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Netherlands: Tulip Mania

Netherlands: Tulip Mania

Tulip Mania

What would you pay for a tulip? $3? $5? Maybe $20, but it would have to be very special. Would you believe 400 years ago, some tulips were worth more than a nice house? When ‘Tulip Mania’ took over the Netherlands in the mid 1630s, this really happened.

Historians believe the flower was first introduced from Turkey. Bright and colorful, the tulip was new, and prized because it was scarce.

Suppose that 1,000 people want tulips but only 10 are available, what happens to the price of tulips? Well it goes up, probably a lot! This is called ‘the law of supply and demand’ and it applies to anything which is bought and sold. If you had a tulip in the Netherlands in 1635, you could make a lot of money. The demand for tulips at that time was much higher than supply so the price just kept shooting up.

How could this happen for a simple flower? Well, if everyone expects the price of something to keep going up then you can make money just by holding on to it. In fact, you can even make money by agreeing to sell something in the future, even before it exists. This is called a ‘futures market’.

Here’s how it worked back in 1600s Netherlands: Imagine you begin to grow a tulip bulb in 1636, the height of Tulip Mania. When it blooms in 12 months, it’s going to be worth a lot of money. Just then, your friend Jenny visits and says, “Hey, I’ll pay you $100 right now for that flower and when it blooms next year it’s mine.” You sign a Contract and the deal is done. You get cash now for a flower that doesn’t exist yet and you don’t have to worry about selling it later. Of course, if the tulip doesn’t bloom at all you have to give back the $100.

But Jenny didn’t really want the tulip for herself, even though it will be very pretty. Wait, what? Why did Jenny buy it if she didn’t want it? Jenny is betting that the price of the flower in one year will be much more than $100, and she will make a profit. However, it gets even weirder! Because Jenny paid $100 for a tulip ‘Contract’ (remember the tulip doesn’t even exist yet) then she can sell the Contract to Zoe who is willing to pay $200 for it because she bets it will be worth even more money in the future.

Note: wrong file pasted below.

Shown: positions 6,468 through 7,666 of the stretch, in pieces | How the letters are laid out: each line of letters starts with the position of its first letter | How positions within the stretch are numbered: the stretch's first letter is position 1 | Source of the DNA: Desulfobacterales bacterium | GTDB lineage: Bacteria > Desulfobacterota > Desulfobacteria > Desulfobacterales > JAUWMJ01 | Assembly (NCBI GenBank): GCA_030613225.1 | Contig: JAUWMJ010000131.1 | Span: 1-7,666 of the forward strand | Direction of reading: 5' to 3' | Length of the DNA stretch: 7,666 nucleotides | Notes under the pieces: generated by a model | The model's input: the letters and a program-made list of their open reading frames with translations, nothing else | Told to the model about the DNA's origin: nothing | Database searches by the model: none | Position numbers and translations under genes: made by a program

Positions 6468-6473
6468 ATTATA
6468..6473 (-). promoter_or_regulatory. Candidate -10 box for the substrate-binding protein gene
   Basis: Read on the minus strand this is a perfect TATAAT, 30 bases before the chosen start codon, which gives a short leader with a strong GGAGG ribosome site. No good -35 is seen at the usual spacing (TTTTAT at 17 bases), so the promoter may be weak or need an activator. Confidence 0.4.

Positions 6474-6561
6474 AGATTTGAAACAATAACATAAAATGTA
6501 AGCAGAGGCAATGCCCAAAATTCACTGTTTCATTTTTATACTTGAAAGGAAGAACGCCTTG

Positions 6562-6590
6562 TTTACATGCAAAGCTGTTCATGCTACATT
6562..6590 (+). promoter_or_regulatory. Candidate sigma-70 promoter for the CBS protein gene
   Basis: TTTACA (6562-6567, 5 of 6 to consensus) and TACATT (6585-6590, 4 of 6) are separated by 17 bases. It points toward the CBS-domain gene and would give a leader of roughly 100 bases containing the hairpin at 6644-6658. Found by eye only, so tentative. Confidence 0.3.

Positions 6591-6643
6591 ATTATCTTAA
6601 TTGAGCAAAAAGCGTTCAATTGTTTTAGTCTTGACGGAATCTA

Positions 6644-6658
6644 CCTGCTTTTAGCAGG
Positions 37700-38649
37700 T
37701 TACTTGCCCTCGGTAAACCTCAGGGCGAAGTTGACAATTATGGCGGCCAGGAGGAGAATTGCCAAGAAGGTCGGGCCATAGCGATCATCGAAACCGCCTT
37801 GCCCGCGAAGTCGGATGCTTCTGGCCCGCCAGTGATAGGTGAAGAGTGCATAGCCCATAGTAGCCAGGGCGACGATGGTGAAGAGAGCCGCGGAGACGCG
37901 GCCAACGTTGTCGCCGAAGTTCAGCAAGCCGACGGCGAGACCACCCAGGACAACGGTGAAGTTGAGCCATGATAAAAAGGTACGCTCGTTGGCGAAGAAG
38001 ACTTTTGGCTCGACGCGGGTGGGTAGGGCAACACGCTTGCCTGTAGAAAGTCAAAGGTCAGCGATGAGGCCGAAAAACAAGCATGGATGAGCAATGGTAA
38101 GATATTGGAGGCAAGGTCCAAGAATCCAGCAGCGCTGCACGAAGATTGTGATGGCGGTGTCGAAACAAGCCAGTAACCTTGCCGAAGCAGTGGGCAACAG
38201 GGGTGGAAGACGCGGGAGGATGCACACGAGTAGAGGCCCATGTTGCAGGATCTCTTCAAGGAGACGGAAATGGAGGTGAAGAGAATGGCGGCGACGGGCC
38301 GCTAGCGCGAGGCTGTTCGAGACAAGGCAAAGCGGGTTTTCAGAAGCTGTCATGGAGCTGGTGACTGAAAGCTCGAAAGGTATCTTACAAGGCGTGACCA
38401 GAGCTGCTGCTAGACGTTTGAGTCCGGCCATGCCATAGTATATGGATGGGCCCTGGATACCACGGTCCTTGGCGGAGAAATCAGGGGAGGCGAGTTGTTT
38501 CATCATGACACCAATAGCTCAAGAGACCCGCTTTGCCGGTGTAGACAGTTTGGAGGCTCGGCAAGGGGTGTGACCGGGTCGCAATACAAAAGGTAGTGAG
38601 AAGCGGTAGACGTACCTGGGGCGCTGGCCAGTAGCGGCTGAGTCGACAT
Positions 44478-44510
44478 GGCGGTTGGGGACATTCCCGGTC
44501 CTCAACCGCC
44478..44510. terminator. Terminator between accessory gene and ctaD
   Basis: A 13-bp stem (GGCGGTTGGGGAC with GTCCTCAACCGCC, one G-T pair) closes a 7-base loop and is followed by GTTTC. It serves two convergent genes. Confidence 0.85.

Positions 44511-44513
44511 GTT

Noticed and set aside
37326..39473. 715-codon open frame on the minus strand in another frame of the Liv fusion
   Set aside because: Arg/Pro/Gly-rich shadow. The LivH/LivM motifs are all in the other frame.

Zoe now has two choices. She can either keep the Contract and collect your tulip when grown or she can sell the Contract and try to make even more money, just like Jenny did. Zoe decides to sell to another buyer, and that buyer will sell to another buyer. Every time the Contract is sold, the price for the ‘future’ flower increases. The word for all this buying and selling is ‘speculation.’ Every buyer is speculating about what the future price will be when the tulip blooms.

It’s February 1637, and your tulip is now fully grown. Whoever holds the Contract is now the proud owner of your tulip. Who will show up at your door? Not Jenny, not Zoe, but somebody you never heard of called David. He was at the end of a long line of buyers and he paid – wait for it! – $250,000! That’s an incredible amount of money and all of the buyers along the way have made a nice profit on selling the Contract. The question now is – “how much is the tulip really worth today?” You can be sure that David is really nervous! He could make a lot of money if the price has gone up even more or lose a fortune if his guess was wrong.

Well, the bad news for David is that the price of tulips dropped fast in early 1637. His lovely tulip is now worth only a few hundred dollars – he is ruined! This really happened in the Netherlands in 1637 and this is the first example in history of what is known as an ‘economic bubble’ – a period when everyone thinks the value of something will keep going up and up…. until the bubble pops and the price comes crashing down.

No wonder it was called ‘Tulip Mania!’ But don’t get the idea this is something historical. Bubbles have happened several time in recent years…it can happen with basically anything that can be bought and sold.





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